A childbirth class was a must for us. I was certainly not interested in the Lamaze of our mothers’ time, and also not interested in the standard, basic course provided by our insurance. We’ve had a few friends tell us about HypnoBirthing® so after doing some reading (surprise surprise) it sounded like something we wanted to try. It sounds scary, right? Another crunchy pregnancy thing that Dave was less than thrilled about. But at least this didn’t involve paid strangers seeing me naked.
HypnoBirthing® is “built around an educational process that includes special breathing, relaxation, visualization, meditative practice, attention to nutrition and positive body toning. Most importantly it fosters an air of mutual respect for the birthing family, as well as the health-care provider in a traditional health-care system…”.
At doula Annely’s suggestion (honestly, I was willing to do anything this woman told me would be helpful), we got in touch with Rachel Flores of A Mother’s Nature Birth. We embarked on a 5-week class series with another couple. Admittedly, I had a lot of skepticism of hypnosis. However, we aren’t talking the traditional hypnotist type of situation, but rather using mindfulness and meditation techniques to enter a deep relaxed state. While their does seem to be emphasis in HypnoBirthing about unmedicated births, Rachel was super supportive when I expressed that I did not have strong feelings about having one. In fact, I always saw myself having an epidural. It wasn’t until I was about halfway through the course that I thought hmmm, maybe I’ll try au natural and see how it goes.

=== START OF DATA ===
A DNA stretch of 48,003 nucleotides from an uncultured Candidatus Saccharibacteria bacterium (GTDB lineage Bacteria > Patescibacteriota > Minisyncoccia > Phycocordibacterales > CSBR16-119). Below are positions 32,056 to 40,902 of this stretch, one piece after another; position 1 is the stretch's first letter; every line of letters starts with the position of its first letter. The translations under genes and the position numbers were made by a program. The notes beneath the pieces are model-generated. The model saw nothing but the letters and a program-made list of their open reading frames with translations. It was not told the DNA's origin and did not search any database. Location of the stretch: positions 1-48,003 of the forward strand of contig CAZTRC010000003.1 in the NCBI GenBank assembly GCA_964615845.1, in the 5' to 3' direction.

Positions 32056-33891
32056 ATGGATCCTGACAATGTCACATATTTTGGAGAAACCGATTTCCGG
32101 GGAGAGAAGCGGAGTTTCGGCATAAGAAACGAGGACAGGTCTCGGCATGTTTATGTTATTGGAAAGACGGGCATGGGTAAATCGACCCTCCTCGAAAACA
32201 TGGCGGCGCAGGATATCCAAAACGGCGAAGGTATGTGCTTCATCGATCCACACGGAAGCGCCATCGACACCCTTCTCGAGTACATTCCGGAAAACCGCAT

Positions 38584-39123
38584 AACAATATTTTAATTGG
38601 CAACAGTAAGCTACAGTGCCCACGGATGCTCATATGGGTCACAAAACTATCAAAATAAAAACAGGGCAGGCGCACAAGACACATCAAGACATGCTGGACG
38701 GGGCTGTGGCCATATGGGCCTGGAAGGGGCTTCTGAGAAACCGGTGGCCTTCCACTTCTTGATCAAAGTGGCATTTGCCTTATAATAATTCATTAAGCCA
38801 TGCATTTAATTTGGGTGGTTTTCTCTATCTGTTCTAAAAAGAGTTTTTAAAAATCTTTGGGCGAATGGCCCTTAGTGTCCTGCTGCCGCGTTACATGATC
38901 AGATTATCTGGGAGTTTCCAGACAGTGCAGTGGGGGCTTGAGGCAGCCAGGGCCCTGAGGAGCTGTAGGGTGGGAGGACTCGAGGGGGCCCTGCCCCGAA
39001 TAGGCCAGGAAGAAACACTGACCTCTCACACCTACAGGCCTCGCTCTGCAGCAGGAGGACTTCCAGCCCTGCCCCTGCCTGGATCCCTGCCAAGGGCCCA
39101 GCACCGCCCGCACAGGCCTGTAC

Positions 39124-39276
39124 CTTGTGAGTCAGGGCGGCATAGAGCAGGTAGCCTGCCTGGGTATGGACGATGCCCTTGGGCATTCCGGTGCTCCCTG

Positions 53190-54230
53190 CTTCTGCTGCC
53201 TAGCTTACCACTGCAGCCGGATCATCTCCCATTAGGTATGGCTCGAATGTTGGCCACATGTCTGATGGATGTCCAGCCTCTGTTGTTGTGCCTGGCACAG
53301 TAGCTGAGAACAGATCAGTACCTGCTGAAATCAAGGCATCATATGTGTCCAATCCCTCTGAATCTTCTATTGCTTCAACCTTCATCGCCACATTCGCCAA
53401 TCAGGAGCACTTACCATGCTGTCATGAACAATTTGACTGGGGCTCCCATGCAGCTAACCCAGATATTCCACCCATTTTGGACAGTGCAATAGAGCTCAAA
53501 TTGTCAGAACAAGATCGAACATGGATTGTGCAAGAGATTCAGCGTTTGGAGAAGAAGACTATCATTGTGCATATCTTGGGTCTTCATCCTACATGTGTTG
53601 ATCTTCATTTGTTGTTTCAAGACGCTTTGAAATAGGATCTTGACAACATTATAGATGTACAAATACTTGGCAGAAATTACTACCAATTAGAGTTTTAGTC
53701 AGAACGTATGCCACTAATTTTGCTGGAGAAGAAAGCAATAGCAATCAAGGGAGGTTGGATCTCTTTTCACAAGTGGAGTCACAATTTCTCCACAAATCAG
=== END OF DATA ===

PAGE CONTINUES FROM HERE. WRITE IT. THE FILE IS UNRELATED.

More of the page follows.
Dave and I were not as diligent about our “homework”, which included doing home meditations, but I will say that this course really helped get the discussion going between us about various aspects of pregnancy, birth and parenthood. One of the classes focused on eliminating fears. We had to write down our top fears and then we “threw them out” at class. My top fear was something related to being a terrible mom. Dave’s top fear was that Carson would have a peanut allergy. This is life.
HypnoBirthing also helped us become educated about what medical interventions we may or may not want during birth. We were able to develop a birth plan. Of course, many women don’t ultimately have a choice, but I knew that a C-section was not something I wanted. And an episiotomy (who wants that). I have linked my birth plan here. Something interesting we learned was about the “goop” they put in babies’ eyes after birth. We just assumed that this was necessary per hospital protocol. Apparently, it is widely utilized to prevent ophthalmia neonatorum in newborns born to mothers with STDs. According to Evidence Based Birth, many European countries have stopped the routine use of the erythromycin ointment. This is such a personal choice, and I definitely am not here to advise anyone what they should do, but my husband and I opted not to have the ointment placed.
And much like the doulas, there is at least some evidence that hypnosis for pain management is beneficial (see below)
While I (unfortunately) did not slip into a semi-vegetative hypnotic state and wake up with a baby in my arms as the name HypnoBirthing® might suggest, I definitely would recommend it as an option for those who are looking for alternatives to traditional birthing classes.
Madden K, Middleton P, Cyna AM, Matthewson M, Jones L. Hypnosis for pain management during labour and childbirth. Cochrane Database of Systematic Reviews 2016, Issue 5. Art. No.: CD009356. DOI: 10.1002/14651858.CD009356.pub3.
Hi! I'm Laura, a 30-something first-time mom raising her little dude in southern California. It's been quite a first year, and this is my way to try to make sense of it all. This is a safe space for all moms to get some laughs, recommendations and feel like they are not alone.